The 2nd chapter of the Hum microgallery – ‘Let’s gather’ – celebrates the joy of food

(The table is set with the 2nd installment of the Hum_microgallery exhibit in Stittsville featuring the creativity of SAM, a young street artist of Ottawa. Photos: Stittsville Central)

The second installment is currently in place at the Hum microgallery in Stittsville. This exhibit is a fascinating collection. It shares the creativity and skill of street artist SAM as she champions, through her art, an attraction to miniature food. It is an exhibit that all will be attracted to.

SAM is from Ottawa, (#streatartminiature), and a young street artist who creates amazing miniature sculptures relating to food. This exhibit is entitled, ‘Let’s Gather’. The art installation has been uniquely created for the Hum microgallery and celebrates the joy of food in miniature form.

The work is specific to community and celebrates the joy of food as we gather this season. You will also see that a beloved landmark has been incorporated into the background – the Bradley-Craig barn.

(An up-close of miniature table of food art items. Notice the background photo included in the exhbiit.)

The table found in the microgallery piece has been meticulously crafted with reference to food items from various eateries around Stittsville. SAM is also including a scavenger hunt in Stittsville as part of the exhibit – Stittsville Central won’t be divulging the locations so everyone can enjoy the ‘hunt’.

Lynda Cronin, the creator of Stittsville’s first microgallery, told Stittsville Central, “SAM has been sharing her carefully crafted artworks with the diverse community since 2016, creating meaningful dialogue with followers as they search and locate these mini artworks hidden throughout the city … the juxtaposition of a shiny, bright colourful lollipop stuck to a cold grey stone adds a bit of magic and whimsy to the streets”.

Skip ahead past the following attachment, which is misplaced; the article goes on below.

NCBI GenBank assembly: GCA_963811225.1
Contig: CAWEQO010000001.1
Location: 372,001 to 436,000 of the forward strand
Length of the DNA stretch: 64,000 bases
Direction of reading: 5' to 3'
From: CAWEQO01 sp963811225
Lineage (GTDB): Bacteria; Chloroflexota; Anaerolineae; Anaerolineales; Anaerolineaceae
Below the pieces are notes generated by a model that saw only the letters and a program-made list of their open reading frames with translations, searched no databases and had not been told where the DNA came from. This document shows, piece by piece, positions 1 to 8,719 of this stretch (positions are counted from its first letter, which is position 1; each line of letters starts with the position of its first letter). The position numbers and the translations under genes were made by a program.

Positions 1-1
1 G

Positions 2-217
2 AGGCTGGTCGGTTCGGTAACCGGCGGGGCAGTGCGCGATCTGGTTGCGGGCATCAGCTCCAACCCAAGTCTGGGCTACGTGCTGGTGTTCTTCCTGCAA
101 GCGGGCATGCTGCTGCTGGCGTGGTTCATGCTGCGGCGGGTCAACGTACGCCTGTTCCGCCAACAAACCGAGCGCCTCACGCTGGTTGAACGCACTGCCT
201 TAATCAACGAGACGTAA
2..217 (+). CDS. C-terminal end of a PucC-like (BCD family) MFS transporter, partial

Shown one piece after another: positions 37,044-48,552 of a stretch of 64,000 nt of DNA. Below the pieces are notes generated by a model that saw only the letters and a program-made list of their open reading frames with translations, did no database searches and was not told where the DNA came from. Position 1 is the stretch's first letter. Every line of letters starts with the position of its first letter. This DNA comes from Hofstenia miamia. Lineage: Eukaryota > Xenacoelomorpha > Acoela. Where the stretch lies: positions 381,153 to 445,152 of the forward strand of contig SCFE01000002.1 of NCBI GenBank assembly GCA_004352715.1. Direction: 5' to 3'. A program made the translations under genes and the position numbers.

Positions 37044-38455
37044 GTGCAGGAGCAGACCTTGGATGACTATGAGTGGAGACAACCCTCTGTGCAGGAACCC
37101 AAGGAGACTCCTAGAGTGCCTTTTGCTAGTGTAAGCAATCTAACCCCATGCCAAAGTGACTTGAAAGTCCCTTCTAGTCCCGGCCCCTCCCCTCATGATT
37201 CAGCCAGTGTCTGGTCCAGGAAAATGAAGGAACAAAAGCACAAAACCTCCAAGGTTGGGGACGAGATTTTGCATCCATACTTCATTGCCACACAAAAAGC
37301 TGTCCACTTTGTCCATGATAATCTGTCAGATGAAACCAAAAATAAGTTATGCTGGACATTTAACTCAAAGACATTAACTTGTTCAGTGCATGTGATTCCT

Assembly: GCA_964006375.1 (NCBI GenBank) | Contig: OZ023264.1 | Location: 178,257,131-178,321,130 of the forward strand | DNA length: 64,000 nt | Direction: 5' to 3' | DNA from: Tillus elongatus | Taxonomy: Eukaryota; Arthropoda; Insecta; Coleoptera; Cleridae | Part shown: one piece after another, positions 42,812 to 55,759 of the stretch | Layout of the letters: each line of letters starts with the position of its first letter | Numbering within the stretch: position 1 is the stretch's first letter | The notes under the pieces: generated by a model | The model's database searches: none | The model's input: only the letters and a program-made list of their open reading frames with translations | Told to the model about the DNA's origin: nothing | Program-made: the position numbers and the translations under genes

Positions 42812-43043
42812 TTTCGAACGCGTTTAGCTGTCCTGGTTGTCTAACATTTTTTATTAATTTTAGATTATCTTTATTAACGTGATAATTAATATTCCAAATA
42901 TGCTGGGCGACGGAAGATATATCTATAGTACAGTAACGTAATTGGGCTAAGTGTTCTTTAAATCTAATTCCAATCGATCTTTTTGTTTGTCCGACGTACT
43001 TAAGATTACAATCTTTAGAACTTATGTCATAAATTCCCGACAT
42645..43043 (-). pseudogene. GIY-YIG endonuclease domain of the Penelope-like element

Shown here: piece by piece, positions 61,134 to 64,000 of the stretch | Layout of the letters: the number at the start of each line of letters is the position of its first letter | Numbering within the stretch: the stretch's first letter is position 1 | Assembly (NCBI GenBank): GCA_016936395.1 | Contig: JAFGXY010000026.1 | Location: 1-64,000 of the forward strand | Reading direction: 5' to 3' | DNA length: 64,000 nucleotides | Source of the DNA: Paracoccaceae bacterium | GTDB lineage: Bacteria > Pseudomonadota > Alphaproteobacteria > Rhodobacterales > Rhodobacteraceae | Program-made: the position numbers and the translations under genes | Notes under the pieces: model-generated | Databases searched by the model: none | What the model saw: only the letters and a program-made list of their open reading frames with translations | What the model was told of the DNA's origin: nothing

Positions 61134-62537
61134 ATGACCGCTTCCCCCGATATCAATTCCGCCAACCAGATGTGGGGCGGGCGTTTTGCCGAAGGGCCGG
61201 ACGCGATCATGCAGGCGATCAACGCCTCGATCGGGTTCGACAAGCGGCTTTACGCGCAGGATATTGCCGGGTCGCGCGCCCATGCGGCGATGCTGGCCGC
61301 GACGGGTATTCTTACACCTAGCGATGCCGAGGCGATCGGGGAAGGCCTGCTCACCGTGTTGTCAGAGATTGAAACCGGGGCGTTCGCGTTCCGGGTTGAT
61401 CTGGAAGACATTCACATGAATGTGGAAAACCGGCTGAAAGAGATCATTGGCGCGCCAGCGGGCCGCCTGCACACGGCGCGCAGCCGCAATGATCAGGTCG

Street art has been in existence for centuries, dating back to historical cave art. In the 1920’s, it began as a form of subversive culture, in response to economic inequality in urban settings. Since then, street art has been woven into the all encompassing Artworld, with significant artists like Kashink, becoming part of the mainstream.

At its heart, street art is about community, it’s people and the enrichment of public spaces for the benefit of all.

To view and experience the #Hum_Microgallery, take a drive or walk over to 121 Westridge Drive. The microgallery can be found in the front garden. Lynda is always on a mission to discover and share the exciting work of new and existing artists. If you are interested in displaying your artworks, send a message to Lynda on her Instagram page.


1 thought on “The 2nd chapter of the Hum microgallery – ‘Let’s gather’ – celebrates the joy of food”

  1. I do hope that the developers/owners of the site of the Bradley-Craig barn take care of the storm damage inflicted May 21st. At the moment, the metal roof on the west facing rear section of the barn is peeled right back giving little protection to the interior of the structure.

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